All posts by Allan Metcalf

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Great Question!

Questions have muscle. That’s what I mentioned last week while praising the strongest question word of all, Why. Even the weakest of questions has strength not found in any declarative sentence: the strength to require a response. If someone makes a statement, you don’t have to do anything. But if someone asks you a question, you must answer.

Why is that?

(See, now I have to answer.) Well, it’s not because anybody passed a law. There are no language police eavesdropping on conversations and wr…

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Why?

My favorite question word is: Why?

Why?

Because, as journalists and children know, it’s the best way to get people talking.

Questions are different from statements. If you’re listening to a statement (I’m happy with this), you aren’t expected to do anything. But a question calls for a response.

The least response is to a yes/no question. (Are you happy? Yes.)

An interviewer can get more out of a person by asking a wh- question: who, where, when, what.

Who? (a person).

Where? (a place).

When? (a …

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First-World Problems

Matthew Good

Once upon a time, during the Cold War in the latter part of the 20th century, somebody pointed out that each of the nations of the earth belonged to one of three worlds. The first was ours, the world of the developed and more-or-less-democratic countries. The second was the world of our enemies, the Communist bloc, led by the Union of Soviet Socialist Republics and including its European satellites along with China, Cuba, North Vietnam and the like. The third world was the leftovers…

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What’s Your PGP?

It’s a question we didn’t have to answer in the 20th century. In fact, it’s a question that didn’t exist until recently.

We have this question now because we have a growing menu of gender identity. Last week I discussed it with regard to the abbreviations LGBTQQ2IA and Quiltbag. Nowadays we understand that anatomy isn’t destiny; it’s your choice to be called lesbian, gay, bisexual, transgender, queer and questioning, intersex, asexual—or something else.

That’s not a misstatement. It is your ch…

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LGBTQQ2IA

It continues to be an education. Back in the late 20th century, we learned (as we had kind of known all along) that people were not simply male or female but heterosexual or homosexual. The latter we learned to designate as gay, as opposed to straight. And then we learned to separate homosexuals by gender as gay or lesbian. So far, so good.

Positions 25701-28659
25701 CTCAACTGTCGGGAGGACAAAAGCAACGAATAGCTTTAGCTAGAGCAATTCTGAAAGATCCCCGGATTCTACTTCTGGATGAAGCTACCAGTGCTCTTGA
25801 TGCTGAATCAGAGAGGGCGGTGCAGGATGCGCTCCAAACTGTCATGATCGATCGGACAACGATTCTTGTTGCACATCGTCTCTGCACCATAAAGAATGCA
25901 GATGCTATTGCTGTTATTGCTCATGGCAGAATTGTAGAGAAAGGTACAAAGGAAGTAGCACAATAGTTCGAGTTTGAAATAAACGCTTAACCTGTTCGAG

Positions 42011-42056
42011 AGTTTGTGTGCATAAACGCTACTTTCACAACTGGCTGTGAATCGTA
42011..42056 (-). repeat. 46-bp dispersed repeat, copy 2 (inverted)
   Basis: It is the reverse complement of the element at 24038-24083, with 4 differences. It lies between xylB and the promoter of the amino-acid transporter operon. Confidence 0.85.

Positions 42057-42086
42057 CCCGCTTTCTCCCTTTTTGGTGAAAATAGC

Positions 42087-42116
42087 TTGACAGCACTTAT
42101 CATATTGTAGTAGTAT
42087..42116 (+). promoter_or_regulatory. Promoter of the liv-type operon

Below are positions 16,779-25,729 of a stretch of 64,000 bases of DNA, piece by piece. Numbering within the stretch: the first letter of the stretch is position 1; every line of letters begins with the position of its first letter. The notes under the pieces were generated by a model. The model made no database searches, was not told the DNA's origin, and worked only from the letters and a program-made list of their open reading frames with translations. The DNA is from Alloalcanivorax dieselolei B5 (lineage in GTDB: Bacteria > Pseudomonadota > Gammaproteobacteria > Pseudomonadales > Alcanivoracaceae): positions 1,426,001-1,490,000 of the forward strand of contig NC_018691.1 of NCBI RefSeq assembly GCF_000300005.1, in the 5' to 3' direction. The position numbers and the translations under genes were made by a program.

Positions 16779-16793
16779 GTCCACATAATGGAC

But then, as we investigated sexuality and gender identity more thoroughly, other types made themselves known. There were bisexuals, whose sexuality encompas…

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The Great Dog Robber

Among the celebrated actors who have died recently, James Garner deserves particular celebration for his charm, good humor, and versatility. If you’re nostalgic for what Southern California was really like in the 1970s, when real estate wasn’t yet sky high and there still were open spaces, look no further than the six seasons of The Rockford Files made back then. My excuse for celebrating him in Lingua Franca, however, is his use of an odd military term: dog robber.

Garner was cast as a dog robb…

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The Ultimate Dude: TR?

theodore_roosevelt_genealogyDude, there seems to be no end to curiosity about the word that began as a label for a sissified dandy in New York City but developed into almost the coolest label for a young man nowadays, as well as a cool form of address to persons of any gender. Dude was unknown in 1882 but swept the nation in 1883, thanks to the equivalent of the Internet in those days: newapapers.

And yet—did the meme really begin on January 14, 1883, with an 84-line poem in the New York World by Robert Sale Hill? Or was d…

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Boom. No, BOOM!

“Whenever I make a really bad joke,” Kaitlin Thomas wrote in TV.com on May 15, “I like to punch it up at the end by yelling, ‘Boom!’ It always makes me feel better, as if I’m my own one-woman self-confidence boost.”

TNT seems to have noticed booms like hers. May 15 was the day that network announced a rebranding from “We Know Drama” and plain “Drama” to “TNT Drama: Boom.” Here’s the official explanation:

“TNT’s marketing team chose ‘Boom’ not only for the ways in which it can be applied to d…

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When a Dude Is Not a ‘Dude’

Two weeks ago I triumphantly reported the apparent discovery of the Ur-dude, the original invention back in 1883 of the now-familiar word dude. Etymologists had previously known about Robert Sale Hill’s poem in the New York World of January 14, 1883, the one I republished in my post, but there had been several other apparent earlier instances. The news, reported in articles by Peter Reitan in the May 2014 issue of Gerald Cohen’s Comments on Etymology, was that the last of three supposed earlier …

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The Sylly Season

Yes, as the days of summer begin to wane, it’s time to get a bus out of its garage, refurbish the interior, and polish it up to convey the essence of a class for the fall. In other words, to prepare a syll-a-bus.

The syllabus is heir to a venerable tradition of typographical error. You might think it’s a simple Latin word like alumnus, but it’s not. It just looks that way.

In fact, its etymology is complicated. It takes the Oxford English Dictionary more than 150 words to explain that syllabus c…